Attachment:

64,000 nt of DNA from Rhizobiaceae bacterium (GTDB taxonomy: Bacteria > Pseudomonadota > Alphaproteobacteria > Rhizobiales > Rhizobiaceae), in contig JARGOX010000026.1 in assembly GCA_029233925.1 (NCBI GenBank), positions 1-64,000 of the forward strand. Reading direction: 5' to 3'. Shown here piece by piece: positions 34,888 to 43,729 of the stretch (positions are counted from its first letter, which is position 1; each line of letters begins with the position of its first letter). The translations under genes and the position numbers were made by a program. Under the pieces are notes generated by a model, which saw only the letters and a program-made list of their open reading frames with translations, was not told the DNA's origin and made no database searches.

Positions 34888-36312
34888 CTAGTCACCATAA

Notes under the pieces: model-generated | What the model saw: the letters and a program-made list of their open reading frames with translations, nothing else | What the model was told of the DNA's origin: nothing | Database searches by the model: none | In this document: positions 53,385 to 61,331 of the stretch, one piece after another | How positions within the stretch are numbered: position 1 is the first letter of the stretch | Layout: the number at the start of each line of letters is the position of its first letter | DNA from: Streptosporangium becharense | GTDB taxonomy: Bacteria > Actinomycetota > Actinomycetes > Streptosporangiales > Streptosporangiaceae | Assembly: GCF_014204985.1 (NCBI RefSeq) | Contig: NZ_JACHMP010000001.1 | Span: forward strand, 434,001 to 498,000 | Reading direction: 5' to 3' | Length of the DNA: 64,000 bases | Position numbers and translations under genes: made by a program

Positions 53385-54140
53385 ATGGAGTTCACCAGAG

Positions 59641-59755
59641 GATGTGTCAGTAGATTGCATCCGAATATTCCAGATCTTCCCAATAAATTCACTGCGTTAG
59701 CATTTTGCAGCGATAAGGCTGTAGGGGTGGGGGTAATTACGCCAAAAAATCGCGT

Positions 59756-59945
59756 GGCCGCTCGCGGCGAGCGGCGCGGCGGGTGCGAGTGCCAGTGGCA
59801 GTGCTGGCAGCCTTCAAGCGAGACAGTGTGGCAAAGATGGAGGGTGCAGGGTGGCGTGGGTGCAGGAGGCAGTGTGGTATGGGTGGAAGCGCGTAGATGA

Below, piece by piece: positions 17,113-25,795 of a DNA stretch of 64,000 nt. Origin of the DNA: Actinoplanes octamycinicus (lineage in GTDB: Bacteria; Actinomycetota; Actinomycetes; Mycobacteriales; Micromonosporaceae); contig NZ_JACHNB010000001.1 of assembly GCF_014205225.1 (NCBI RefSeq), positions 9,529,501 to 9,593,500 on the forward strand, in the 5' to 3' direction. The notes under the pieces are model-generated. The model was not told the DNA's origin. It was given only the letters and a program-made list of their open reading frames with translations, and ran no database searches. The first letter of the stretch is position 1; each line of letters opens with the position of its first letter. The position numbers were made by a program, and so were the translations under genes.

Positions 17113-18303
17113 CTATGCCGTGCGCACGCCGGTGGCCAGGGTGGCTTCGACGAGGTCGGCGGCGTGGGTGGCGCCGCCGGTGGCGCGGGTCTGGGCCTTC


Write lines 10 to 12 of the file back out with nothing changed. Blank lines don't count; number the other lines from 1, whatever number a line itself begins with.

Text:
Positions 59756-59945
59756 GGCCGCTCGCGGCGAGCGGCGCGGCGGGTGCGAGTGCCAGTGGCA
59801 GTGCTGGCAGCCTTCAAGCGAGACAGTGTGGCAAAGATGGAGGGTGCAGGGTGGCGTGGGTGCAGGAGGCAGTGTGGTATGGGTGGAAGCGCGTAGATGA